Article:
It's Road Trip week!! We can't have a celebration of all things contemporary without some mention of these wonderful books. All this week me and Liz will be covering all things road trippy on our blogs and to start off, I have a review of Amy and Roger's Epic Detour:
Released: 7th July 2011 (UK)
Publisher: Simon&Schuster Children's Books (UK)
Amy Curry thinks her life sucks. Her mom decides to move from California to Connecticut to start anew--just in time for Amy's senior year. Her dad recently died in a car accident. So Amy embarks on a road trip to escape from it all, driving cross-country from the home she's always known toward her new life. Joining Amy on the road trip is Roger, the son of Amy's mother's old friend. Amy hasn't seen him in years, and she is less than thrilled to be driving across the country with a guy she barely knows. So she's surprised to find that she is developing a crush on him. At the same time, she's coming to terms with her father's death and how to put her own life back together after the accident. Told in traditional narrative as well as scraps from the road--diner napkins, motel receipts, postcards--this is the story of one girl's journey to find herself.
Amy Curry has not had it easy. Her dad is dead, her brother is in rehab and her mother is moving her across the country so she can start a new job. And to make matters worse, Amy has to be driven there by the son of a family friend whom she hasn't seen for a long time.
I liked Amy as a character, she was shy and awkward and understandably so after what she's been through. I liked how she slowly came out of her shell, how the people she met, conversations she had and places she visited slowly helped heal her. I liked how she stood up to her mum and did something for herself, rather than abiding to the strict schedule left for her.
It took me a little longer to warm to Roger, but eventually I liked him too. I could totally empathise with his confusion at the abrupt end to his relationship, but I did kinda wish he'd had more dignity about the whole situation. He made the right call in the end, but for a while I did feel like telling him to get a grip
The relationship between Amy and Roger developed fantastically and very naturally. I loved how Amy was instantly aware that Roger is attractive, and how uncomfortable this made her, which combined with her awkwardness from lack of social interaction made for an interesting start to their dynamic. Roger on the other hand was clearly more outgoing and I liked seeing how he managed to get some interactions out of Amy. By the end they were enjoying each other's music, choosing each other's snacks, sharing in jokes and games and experiences. The road trip felt largely organic in terms of what it consisted of, the people they ran into and the things they did. There were a couple of moments where it felt a little too convenient or set up, but I wasn't too bothered by that.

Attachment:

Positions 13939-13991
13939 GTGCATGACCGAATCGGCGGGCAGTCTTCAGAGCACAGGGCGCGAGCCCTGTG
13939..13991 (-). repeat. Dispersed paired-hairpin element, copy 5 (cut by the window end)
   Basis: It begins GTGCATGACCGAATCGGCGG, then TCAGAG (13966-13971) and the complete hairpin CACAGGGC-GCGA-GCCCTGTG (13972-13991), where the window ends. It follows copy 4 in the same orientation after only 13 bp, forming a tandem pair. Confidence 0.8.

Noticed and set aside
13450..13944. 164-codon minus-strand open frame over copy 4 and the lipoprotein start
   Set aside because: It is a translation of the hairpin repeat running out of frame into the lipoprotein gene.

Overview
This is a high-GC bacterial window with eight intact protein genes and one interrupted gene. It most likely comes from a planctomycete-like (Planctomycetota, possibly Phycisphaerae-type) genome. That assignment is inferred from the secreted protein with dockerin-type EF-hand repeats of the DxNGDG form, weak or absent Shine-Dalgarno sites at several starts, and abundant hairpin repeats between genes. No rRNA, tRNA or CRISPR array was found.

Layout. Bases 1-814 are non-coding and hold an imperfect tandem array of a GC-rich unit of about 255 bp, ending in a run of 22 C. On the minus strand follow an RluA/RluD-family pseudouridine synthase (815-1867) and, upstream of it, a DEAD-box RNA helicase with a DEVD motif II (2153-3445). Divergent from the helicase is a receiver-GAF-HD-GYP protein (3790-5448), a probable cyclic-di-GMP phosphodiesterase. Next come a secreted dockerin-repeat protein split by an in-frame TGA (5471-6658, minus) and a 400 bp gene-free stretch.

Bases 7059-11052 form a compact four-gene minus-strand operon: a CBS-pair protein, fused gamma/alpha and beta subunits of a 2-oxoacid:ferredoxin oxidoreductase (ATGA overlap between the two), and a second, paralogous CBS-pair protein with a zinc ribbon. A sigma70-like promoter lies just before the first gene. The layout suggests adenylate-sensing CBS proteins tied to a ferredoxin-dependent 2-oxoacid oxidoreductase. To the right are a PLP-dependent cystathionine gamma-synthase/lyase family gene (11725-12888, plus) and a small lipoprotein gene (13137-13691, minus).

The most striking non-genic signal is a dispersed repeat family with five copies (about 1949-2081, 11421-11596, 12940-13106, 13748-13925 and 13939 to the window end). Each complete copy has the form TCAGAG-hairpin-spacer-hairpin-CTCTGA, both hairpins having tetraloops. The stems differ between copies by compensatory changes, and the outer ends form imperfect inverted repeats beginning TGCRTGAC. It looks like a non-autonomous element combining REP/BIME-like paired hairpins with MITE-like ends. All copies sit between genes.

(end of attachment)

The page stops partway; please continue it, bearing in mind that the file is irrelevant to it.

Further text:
My only major issue with this book was I felt a lack of emotional depth. I don't know if this is because I read Saving June first, which is a very emotional story, but I just felt like there wasn't enough there, it didn't move me to the extent I expected, there wasn't as many breakthroughs or realisations as I expected, and the chemistry between Amy and Roger was very mild and at times a little lacklustre in my opinion. I also wasn't a fan of what Amy said and did when she visited her brother. Aside from these little niggles though, this was a fantastic road trip book. I loved the inclusion of all the music, the little scrapbook elements, all the food/snacks and the emotional and mental journeys of the characters as well as the physical one they went on. I also really liked the ending, I thought it was superb and I couldn't have imagined a better one.
And don't forget to stop by our various giveaways! You can win a complete set of Ally Carter books (UK) or a Contemp YA book of your choice here, a complete set of Keris Stainton books + a copy of Graffiti Moon here, a copy of Shooting Stars by Allison Rushby here and finally a set of Julia Green books here